Hound Dog Blues

In October, the dullest month
of all,
two rapists escaped
from Sugarloaf Detention Center.

The dogs tracked them through Miller’s Farm,
through pumpkins large as toddlers,
through the discarded rubbers
of puerile lovers
in another road-side field,
and finally into my crop of
secluded grain.

Pheasant swarmed like maudlin incubi
at the sight of them, the cops gangling
forward like agitated, absurd scarecrows,
when Jimmers, my hound,
raised up on the porch
and howled at the pain of it all.

Came word on the radio later
the rapists had been hunted down,
bitten and shot,
assaulted in a fortunate way.

As we napped on the porch,
a white van sped up to the house,
and emerged quickly a hurried man,
hurried like late breakfast,
clutching too many bright helium balloons.

My daughter would be surprised,
come home from school,
her mother last season laid
in the cold dirt of Emerson Baptist Church,
and her tenth birthday lost among the grieving.

After paying the man
and taking string in hand,
I stopped to twist the wedding ring
still shrouding my finger,
turned the gold circle with my thumb.

In that moment, just so quick,
Jimmers got his paw wrapped up in the strands,
and his howl made me jump and fall backward.
I watched the balloons

lift off with him
hanging limp under that rubber bouquet,
floating off in a straight line,
with me being one point
and Sirius, the Dog Star, the other.


Emotion Interstellar

The Earth is not enough for this,
the smoldering thing without mass,
with the closest in nature
being buds that break open their own lips
to show a flesh indescribable.
In the earliest, aching days of forming
this cracked dirt,
these seas boiling with tender expulsion,
magma squeezed toward air,
the massive rock quaked daily
toward a simmering,
and then the horrendous fires
brought eons of lush living.

These stale metaphors could never know
what would grow from that firm birth,
never know these human forms
and their swirling brew.

There is nothing terrestrial about ache.
It likely slammed into mud from the cosmos,
gas and ice burning through the sky
after gliding through sleeping millenia.
Love is, in fact, madness,
a killing lament not meant for any physical form.
And yet, here it grows,
the only thing celestial we have ever touched.

It was there in the beginning,
all that we needed,
but we missed its true, steeped knowing:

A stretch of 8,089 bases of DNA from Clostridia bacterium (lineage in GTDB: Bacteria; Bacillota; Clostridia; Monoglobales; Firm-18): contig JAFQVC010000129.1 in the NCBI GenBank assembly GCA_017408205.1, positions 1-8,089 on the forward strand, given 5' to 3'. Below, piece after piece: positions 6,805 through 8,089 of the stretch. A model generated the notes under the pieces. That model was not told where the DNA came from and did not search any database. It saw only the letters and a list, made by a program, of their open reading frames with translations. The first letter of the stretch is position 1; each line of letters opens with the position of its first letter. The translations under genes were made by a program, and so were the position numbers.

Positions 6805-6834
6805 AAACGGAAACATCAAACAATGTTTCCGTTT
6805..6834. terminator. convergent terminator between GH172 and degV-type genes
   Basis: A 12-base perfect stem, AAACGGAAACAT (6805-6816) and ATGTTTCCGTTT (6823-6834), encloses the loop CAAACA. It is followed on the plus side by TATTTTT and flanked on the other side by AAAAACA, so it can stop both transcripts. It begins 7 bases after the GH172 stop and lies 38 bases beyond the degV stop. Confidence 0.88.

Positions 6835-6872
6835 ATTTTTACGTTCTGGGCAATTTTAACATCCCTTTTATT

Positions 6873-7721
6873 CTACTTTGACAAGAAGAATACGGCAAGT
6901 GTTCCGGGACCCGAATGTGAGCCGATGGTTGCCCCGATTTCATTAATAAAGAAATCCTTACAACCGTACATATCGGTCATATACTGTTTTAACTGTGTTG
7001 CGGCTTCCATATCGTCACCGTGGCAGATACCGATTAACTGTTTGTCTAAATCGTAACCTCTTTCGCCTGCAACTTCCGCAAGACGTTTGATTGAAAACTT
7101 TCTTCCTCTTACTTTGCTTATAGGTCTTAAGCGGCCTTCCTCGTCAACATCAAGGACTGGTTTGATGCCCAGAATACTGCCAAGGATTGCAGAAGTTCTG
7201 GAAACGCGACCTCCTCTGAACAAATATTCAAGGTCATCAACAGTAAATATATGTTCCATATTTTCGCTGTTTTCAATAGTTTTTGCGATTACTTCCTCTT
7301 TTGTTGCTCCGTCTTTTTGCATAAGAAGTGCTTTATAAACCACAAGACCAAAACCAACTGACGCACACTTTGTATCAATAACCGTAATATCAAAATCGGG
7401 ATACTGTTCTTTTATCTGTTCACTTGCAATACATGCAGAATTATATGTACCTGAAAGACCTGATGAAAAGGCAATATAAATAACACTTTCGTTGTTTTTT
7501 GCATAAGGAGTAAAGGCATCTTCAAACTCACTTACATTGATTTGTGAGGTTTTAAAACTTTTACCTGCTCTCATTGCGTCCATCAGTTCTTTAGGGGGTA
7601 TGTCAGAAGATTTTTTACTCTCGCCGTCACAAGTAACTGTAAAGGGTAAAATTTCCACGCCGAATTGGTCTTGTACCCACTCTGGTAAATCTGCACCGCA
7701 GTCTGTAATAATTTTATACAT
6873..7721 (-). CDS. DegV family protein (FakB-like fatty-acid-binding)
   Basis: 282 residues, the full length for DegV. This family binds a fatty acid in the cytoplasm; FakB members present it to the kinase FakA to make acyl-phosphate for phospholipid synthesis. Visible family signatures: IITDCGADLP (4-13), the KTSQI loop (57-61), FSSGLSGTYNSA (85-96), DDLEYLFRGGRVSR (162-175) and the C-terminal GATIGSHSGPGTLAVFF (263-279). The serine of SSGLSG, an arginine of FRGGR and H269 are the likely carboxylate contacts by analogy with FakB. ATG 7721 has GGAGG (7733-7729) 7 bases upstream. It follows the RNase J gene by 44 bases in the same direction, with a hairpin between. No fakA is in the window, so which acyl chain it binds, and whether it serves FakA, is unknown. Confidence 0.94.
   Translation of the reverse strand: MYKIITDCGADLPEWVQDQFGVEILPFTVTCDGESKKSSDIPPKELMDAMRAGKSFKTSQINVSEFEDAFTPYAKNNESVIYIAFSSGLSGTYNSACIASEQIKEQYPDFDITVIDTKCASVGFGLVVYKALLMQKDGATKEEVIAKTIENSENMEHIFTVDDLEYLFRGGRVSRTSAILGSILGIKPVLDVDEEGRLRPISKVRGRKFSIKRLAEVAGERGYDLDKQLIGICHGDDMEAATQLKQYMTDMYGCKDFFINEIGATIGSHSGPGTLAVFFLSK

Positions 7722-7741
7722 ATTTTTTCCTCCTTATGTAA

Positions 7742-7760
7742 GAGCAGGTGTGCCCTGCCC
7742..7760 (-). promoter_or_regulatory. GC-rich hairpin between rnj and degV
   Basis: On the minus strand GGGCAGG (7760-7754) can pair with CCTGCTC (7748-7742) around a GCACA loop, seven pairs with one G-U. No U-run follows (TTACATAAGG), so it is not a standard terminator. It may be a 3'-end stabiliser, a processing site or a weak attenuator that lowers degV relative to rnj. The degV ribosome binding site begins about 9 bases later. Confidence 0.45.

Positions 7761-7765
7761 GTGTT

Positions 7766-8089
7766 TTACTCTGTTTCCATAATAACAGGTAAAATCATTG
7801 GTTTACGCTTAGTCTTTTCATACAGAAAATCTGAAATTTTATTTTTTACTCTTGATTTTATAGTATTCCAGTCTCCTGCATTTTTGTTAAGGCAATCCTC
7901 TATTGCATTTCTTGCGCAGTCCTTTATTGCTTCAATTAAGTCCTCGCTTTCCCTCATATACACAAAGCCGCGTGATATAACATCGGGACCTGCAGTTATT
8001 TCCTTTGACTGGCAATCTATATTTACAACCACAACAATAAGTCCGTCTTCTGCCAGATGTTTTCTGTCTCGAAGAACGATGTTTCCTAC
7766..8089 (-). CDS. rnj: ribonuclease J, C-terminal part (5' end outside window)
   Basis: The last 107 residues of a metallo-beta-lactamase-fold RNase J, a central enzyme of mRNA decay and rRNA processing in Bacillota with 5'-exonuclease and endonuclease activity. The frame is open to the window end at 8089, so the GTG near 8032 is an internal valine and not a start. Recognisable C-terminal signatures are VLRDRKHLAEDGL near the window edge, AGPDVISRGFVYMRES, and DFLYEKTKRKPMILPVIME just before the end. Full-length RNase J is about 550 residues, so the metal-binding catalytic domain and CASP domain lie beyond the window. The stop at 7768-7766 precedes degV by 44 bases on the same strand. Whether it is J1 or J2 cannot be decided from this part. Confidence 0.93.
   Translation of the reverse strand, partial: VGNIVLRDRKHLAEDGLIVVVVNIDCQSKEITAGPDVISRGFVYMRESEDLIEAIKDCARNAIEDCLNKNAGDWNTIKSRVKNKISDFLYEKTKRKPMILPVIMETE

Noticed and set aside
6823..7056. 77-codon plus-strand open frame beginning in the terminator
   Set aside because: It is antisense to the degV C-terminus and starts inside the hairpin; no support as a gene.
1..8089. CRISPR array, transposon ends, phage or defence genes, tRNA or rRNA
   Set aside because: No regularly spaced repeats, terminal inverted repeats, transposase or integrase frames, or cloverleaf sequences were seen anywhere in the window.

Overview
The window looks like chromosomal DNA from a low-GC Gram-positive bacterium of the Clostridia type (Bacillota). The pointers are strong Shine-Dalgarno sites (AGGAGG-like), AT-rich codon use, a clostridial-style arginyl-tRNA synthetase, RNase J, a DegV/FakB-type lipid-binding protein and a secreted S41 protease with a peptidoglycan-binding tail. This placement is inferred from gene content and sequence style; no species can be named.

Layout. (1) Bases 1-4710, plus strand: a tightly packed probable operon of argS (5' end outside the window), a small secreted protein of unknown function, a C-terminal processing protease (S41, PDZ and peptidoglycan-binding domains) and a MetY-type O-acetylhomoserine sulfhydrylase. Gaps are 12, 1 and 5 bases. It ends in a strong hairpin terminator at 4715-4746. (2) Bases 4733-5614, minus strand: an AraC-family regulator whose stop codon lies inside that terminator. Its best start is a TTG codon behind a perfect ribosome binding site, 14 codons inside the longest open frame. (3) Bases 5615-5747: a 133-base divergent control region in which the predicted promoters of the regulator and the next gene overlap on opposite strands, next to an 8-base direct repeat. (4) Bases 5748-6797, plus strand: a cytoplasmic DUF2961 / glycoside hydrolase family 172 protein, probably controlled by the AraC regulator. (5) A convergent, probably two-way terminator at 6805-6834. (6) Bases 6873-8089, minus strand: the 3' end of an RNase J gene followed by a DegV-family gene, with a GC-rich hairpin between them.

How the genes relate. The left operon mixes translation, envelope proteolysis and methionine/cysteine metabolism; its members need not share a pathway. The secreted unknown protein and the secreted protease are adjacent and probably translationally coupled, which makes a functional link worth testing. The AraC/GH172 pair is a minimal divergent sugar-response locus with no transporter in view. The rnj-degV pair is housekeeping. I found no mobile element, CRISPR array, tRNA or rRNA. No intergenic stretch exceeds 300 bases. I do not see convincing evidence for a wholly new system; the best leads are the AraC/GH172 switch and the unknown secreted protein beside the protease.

there were three in the Garden of Eden,
each pure, lonely, and suffering as anything under God.

There are Two Moons on this Tough Rock

I woke again to nothing but strewn parts,
the wreckage of this life.

It’s been many days since I heard a voice crackle through to me
through the miles, as if I waited for angels

to settle down and take these hands.
Some nights I can almost make it out,

beyond the two gray orbs of this world, my eyes in the sky,
and can almost hear the far off choir of human voices.

Stranded like this, here, by the smoldering expanse
of greenish sea and crying, green leaves

and squat, greenish things, it is all a green hued reflection
of what was familiar. The reddish fruit here

also tastes forbidden.
The last thing she said was she would wait,

but I have no doubt that I will wander this garden
with no loss of rib or delicate kiss,

and salvation in my own hands,
a daily movement as if praying.

The First Man/Woman Team to Mars

“Fucking magnificent,” the man astronaut says, his suit nearly perfect
and sealed. Slick gas fumes caress their nostrils
as the rocket engines warm ten minutes before launch. The woman gazes
into some inner caution, the image of that little girl she was

crying at the table, her cheek still stung from her father’s hand.
And now they each step to the platform, rise to their small tube
at the tip of the monstrous thing. He allows her in first, then ducks
casually and sets his back snug into the seat, as the launch crew

straps them down and leaves. The man set of hands and the woman set of hands
each busy themselves with mundane tasks while still on Earth,
though their labored breath suggests anticipation. They would be the first
to gasp at the valleys of Mars. No humans would understand. And they

would fuck, they agreed, fuck all the way through space, feet
unbound from that sphere of dirt. He has a hard-on now, thinking of her floating
form as his heart rate registers on a ground control screen, alarming
a medical team of three. “I can’t wait to get up there with you,” he says

to the space-suited woman astronaut

and reached for her hand as the countdown ended.
She, red-haired and clean, clasped his glove quickly before exhaling.
Then the numbers went backward from ten, and they groaned from the pad,
sucked immensely downward, exhilarating moments

of consciousness, and then the heavy edging upward,
Blackness seeped  through the window view. Within minutes they ripped off
their restraints and flew to their controls, reading, and turning, and
clicking their way on a trajectory to Mars. “Why do you think they let a man

and woman go together,” he asked, and then floating close her ear,  “God,
I want to suck your tits.” She gave a hard crank to a valve before turning to him
and then moved her lips in the most deliberate way. She responded with fierceness,
“Because they want us to fuck, you fool. Those men believe

this empty space needs to be filled with something. So fine,  get your goddammed mouth between my legs while I dump these last tanks.”
They hurtled through space in weightless carnality, he in no hurry to find
life anywhere else, and she along for the ride.